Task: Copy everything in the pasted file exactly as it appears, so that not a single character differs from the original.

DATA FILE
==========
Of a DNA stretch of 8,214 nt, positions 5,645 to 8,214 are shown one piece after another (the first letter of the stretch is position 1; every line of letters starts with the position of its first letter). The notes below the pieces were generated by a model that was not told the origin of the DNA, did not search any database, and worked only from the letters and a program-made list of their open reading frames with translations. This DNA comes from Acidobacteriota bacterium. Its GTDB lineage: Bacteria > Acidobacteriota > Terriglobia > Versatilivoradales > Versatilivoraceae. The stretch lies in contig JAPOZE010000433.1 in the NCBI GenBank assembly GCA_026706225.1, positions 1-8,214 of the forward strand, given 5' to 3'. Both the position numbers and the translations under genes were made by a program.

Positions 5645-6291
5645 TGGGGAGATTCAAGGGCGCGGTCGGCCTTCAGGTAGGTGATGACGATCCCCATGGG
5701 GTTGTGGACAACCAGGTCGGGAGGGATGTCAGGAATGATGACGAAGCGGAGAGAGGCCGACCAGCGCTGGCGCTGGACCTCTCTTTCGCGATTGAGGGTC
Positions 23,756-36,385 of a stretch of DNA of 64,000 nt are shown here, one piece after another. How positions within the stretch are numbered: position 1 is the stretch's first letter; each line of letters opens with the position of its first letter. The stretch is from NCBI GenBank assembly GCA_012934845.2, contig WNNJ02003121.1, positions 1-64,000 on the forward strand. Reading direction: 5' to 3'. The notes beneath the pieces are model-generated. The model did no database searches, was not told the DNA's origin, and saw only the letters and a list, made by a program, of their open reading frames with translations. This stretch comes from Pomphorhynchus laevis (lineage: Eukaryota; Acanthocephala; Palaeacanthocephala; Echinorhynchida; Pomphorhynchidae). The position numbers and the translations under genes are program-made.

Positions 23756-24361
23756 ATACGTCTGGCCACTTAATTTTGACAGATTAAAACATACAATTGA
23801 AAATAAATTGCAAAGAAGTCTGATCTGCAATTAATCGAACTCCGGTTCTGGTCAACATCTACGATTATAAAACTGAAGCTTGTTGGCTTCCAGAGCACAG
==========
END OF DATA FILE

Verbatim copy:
Of a DNA stretch of 8,214 nt, positions 5,645 to 8,214 are shown one piece after another (the first letter of the stretch is position 1; every line of letters starts with the position of its first letter). The notes below the pieces were generated by a model that was not told the origin of the DNA, did not search any database, and worked only from the letters and a program-made list of their open reading frames with translations. This DNA comes from Acidobacteriota bacterium. Its GTDB lineage: Bacteria > Acidobacteriota > Terriglobia > Versatilivoradales > Versatilivoraceae. The stretch lies in contig JAPOZE010000433.1 in the NCBI GenBank assembly GCA_026706225.1, positions 1-8,214 of the forward strand, given 5' to 3'. Both the position numbers and the translations under genes were made by a program.

Positions 5645-6291
5645 TGGGGAGATTCAAGGGCGCGGTCGGCCTTCAGGTAGGTGATGACGATCCCCATGGG
5701 GTTGTGGACAACCAGGTCGGGAGGGATGTCAGGAATGATGACGAAGCGGAGAGAGGCCGACCAGCGCTGGCGCTGGACCTCTCTTTCGCGATTGAGGGTC
Positions 23,756-36,385 of a stretch of DNA of 64,000 nt are shown here, one piece after another. How positions within the stretch are numbered: position 1 is the stretch's first letter; each line of letters opens with the position of its first letter. The stretch is from NCBI GenBank assembly GCA_012934845.2, contig WNNJ02003121.1, positions 1-64,000 on the forward strand. Reading direction: 5' to 3'. The notes beneath the pieces are model-generated. The model did no database searches, was not told the DNA's origin, and saw only the letters and a list, made by a program, of their open reading frames with translations. This stretch comes from Pomphorhynchus laevis (lineage: Eukaryota; Acanthocephala; Palaeacanthocephala; Echinorhynchida; Pomphorhynchidae). The position numbers and the translations under genes are program-made.

Positions 23756-24361
23756 ATACGTCTGGCCACTTAATTTTGACAGATTAAAACATACAATTGA
23801 AAATAAATTGCAAAGAAGTCTGATCTGCAATTAATCGAACTCCGGTTCTGGTCAACATCTACGATTATAAAACTGAAGCTTGTTGGCTTCCAGAGCACAG